How a Nap Can Enhance False Memories in One Half of the Brain

Summary: Napping influences memory in the right hemisphere of the brain, inducing false memories in a word recall test, researchers report.

Source: Lancaster University.

A study by John Shaw and Professor Padraic Monaghan of Lancaster University found that sleep influenced false memories in a memory recognition test taken after a nap.

They tested two groups of people, with one having slept for up to 1 hour 45 minutes while the other group stayed awake.

Both groups were asked to focus on a central fixation point on a computer screen while 48 test words appeared on the left or right of the dot. The participants were then instructed to press a yes or no key according to whether they had previously seen the word or not.

The test words contained lists of related words such as “bed, rest, awake, tired, dream, snooze, nap, snore.”

The tests asked the participants to recall or recognise words which were part of the original list (seen-old), not related to the list (unseen-new) or not previously seen but related to the theme of the list (unseen-lure words eg “sleep”).

sleeping woman

The group which had had a nap was “significantly more likely” to identify unseen-lure words as old, thinking they had seen them before when they had not. NeuroscienceNews.com image is in the public domain.

The group which had had a nap was “significantly more likely” to identify unseen-lure words as old, thinking they had seen them before when they had not.

Curiously, sleep was revealed to influence memory in just one half of the brain. Sleep affected the right hemisphere of the brain by encouraging it to accept more of the unseen-lure words than the left hemisphere. This effect was not found for the group that stayed awake.

“We found that whereas sleep increased overall false memory recognition, this varies according to the hemisphere that was being accessed during retrieval, with the right half of the brain being more susceptible to false memories and the left half was found to be more resilient against accepting unseen words as previously seen.”

About this neuroscience research article

Source: Lancaster University
Publisher: Organized by NeuroscienceNews.com.
Image Source: NeuroscienceNews.com image is in the public domain.
Original Research: Abstract for “Lateralised sleep spindles relate to false memory generation” by John J. Shaw and Padraic Monaghan in Neuropsychologia. Published May 2018.
doi:10.1016/j.neuropsychologia.2017.11.002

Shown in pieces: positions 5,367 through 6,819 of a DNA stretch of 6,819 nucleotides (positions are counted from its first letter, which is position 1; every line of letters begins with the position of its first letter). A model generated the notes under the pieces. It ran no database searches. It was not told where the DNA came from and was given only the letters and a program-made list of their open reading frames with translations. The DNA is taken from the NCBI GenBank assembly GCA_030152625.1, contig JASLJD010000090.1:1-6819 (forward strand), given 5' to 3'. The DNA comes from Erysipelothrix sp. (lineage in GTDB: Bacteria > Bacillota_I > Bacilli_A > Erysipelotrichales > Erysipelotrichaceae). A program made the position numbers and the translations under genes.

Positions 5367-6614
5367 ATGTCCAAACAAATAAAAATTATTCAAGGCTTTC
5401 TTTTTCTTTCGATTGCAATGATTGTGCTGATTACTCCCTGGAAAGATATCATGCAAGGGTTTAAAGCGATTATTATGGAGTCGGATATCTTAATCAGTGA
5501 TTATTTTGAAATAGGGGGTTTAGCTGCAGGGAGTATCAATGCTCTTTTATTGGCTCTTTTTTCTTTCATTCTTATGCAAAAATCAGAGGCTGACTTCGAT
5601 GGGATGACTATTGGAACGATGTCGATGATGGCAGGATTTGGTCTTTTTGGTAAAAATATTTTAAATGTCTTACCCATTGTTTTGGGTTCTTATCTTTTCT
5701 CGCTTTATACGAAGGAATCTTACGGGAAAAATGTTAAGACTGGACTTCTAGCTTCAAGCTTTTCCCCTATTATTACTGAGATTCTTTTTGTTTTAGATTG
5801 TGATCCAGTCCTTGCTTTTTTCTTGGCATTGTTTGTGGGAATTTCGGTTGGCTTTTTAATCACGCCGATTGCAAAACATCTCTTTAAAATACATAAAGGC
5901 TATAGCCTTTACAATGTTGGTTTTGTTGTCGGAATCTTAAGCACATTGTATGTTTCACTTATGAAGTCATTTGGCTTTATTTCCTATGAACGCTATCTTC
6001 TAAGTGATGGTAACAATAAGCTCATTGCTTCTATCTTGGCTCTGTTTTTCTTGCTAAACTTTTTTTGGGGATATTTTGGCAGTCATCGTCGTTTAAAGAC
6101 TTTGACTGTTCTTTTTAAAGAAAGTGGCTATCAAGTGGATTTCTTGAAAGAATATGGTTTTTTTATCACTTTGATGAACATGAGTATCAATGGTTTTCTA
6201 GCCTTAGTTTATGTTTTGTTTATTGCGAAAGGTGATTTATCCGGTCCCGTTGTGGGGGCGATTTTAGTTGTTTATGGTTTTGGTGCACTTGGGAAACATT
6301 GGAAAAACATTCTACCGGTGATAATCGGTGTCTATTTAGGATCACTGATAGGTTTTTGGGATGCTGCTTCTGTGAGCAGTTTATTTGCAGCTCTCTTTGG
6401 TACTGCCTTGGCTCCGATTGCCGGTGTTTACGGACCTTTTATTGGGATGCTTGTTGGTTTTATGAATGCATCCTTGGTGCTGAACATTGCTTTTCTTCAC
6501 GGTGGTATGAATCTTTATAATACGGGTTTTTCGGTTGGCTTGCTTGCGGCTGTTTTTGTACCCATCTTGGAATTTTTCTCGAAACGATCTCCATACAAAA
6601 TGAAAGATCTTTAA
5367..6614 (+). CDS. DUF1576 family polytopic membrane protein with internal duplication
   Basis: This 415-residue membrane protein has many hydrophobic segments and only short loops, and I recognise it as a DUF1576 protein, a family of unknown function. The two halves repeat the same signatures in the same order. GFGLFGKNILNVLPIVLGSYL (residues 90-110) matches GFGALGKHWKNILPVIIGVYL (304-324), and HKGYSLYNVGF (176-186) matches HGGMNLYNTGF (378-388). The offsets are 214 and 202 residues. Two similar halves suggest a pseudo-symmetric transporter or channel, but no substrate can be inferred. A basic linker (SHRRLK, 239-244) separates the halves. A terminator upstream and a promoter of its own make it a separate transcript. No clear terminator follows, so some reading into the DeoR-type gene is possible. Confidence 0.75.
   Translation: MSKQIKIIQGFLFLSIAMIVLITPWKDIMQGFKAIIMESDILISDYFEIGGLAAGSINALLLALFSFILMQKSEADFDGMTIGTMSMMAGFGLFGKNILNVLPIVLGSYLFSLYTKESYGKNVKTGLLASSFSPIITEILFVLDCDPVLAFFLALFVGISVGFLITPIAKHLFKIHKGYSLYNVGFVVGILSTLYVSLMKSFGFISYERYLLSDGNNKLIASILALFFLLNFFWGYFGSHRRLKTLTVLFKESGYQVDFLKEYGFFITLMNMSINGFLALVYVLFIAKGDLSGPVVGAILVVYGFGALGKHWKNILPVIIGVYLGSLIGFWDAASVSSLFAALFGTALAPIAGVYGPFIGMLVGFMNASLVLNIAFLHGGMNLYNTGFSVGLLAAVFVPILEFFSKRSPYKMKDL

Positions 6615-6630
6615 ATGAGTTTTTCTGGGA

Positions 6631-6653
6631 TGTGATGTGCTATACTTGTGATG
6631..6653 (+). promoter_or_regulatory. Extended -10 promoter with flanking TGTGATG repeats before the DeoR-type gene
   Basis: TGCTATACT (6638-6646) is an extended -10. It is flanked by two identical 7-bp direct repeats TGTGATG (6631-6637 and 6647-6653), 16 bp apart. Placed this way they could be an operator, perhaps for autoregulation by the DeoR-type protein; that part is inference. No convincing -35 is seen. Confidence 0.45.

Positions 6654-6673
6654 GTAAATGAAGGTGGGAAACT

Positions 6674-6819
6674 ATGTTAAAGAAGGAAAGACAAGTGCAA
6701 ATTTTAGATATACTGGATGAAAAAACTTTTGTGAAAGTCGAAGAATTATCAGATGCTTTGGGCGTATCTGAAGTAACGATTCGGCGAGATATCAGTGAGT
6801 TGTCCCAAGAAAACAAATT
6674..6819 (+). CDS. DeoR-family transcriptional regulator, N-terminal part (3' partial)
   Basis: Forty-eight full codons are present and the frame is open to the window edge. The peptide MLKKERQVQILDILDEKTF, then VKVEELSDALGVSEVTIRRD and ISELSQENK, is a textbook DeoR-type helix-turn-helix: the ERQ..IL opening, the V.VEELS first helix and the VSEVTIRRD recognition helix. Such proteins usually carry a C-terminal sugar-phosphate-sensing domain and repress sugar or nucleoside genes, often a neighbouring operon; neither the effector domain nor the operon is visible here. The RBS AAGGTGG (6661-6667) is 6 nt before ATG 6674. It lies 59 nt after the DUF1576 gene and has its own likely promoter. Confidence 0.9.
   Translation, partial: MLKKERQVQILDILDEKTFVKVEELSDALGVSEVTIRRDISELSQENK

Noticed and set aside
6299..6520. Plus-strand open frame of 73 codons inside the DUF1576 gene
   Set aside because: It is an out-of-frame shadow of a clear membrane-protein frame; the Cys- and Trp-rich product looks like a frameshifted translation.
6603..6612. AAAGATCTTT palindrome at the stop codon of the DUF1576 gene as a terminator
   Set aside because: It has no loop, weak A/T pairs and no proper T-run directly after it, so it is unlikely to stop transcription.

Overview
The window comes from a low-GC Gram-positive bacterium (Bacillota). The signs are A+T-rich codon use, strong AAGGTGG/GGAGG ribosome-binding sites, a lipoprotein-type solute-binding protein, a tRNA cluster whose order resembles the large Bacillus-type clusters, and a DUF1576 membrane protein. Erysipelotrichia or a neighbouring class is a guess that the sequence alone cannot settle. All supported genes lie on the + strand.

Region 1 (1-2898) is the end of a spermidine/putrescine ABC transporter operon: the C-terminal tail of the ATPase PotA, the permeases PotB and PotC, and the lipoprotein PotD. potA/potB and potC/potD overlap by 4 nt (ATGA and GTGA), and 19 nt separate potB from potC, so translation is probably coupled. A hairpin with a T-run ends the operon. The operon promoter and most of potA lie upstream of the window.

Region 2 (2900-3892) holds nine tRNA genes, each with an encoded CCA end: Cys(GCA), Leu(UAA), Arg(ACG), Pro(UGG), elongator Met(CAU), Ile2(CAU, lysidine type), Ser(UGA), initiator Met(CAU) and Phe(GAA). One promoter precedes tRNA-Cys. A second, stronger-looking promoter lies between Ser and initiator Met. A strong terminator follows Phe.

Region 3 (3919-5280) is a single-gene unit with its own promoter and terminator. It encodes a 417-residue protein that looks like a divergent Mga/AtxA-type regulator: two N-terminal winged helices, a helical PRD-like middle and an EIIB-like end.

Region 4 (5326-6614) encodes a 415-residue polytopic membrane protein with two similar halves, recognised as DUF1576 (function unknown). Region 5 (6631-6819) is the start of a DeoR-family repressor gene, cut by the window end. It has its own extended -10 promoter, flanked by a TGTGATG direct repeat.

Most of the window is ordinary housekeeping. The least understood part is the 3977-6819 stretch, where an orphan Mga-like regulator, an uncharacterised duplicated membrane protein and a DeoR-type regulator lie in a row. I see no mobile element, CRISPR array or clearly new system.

Cite This NeuroscienceNews.com Article
Lancaster University “How a Nap Can Enhance False Memories in One Half of the Brain.” NeuroscienceNews. NeuroscienceNews, 1 May 2018.
<http://neurosciencenews.com/nap-false-memory-8928/>.
Lancaster University (2018, May 1). How a Nap Can Enhance False Memories in One Half of the Brain. NeuroscienceNews. Retrieved May 1, 2018 from http://neurosciencenews.com/nap-false-memory-8928/
Lancaster University “How a Nap Can Enhance False Memories in One Half of the Brain.” http://neurosciencenews.com/nap-false-memory-8928/ (accessed May 1, 2018).

Abstract

Lateralised sleep spindles relate to false memory generation

Sleep is known to enhance false memories: After presenting participants with lists of semantically related words, sleeping before recalling these words results in a greater acceptance of unseen “lure” words related in theme to previously seen words. Furthermore, the right hemisphere (RH) seems to be more prone to false memories than the left hemisphere (LH). In the current study, we investigated the sleep architecture associated with these false memory and lateralisation effects in a nap study. Participants viewed lists of related words, then stayed awake or slept for approximately 90 min, and were then tested for recognition of previously seen-old, unseen-new, or unseen-lure words presented either to the LH or RH. Sleep increased acceptance of unseen-lure words as previously seen compared to the wake group, particularly for RH presentations of word lists. RH lateralised stage 2 sleep spindle density relative to the LH correlated with this increase in false memories, suggesting that RH sleep spindles enhanced false memories in the RH.

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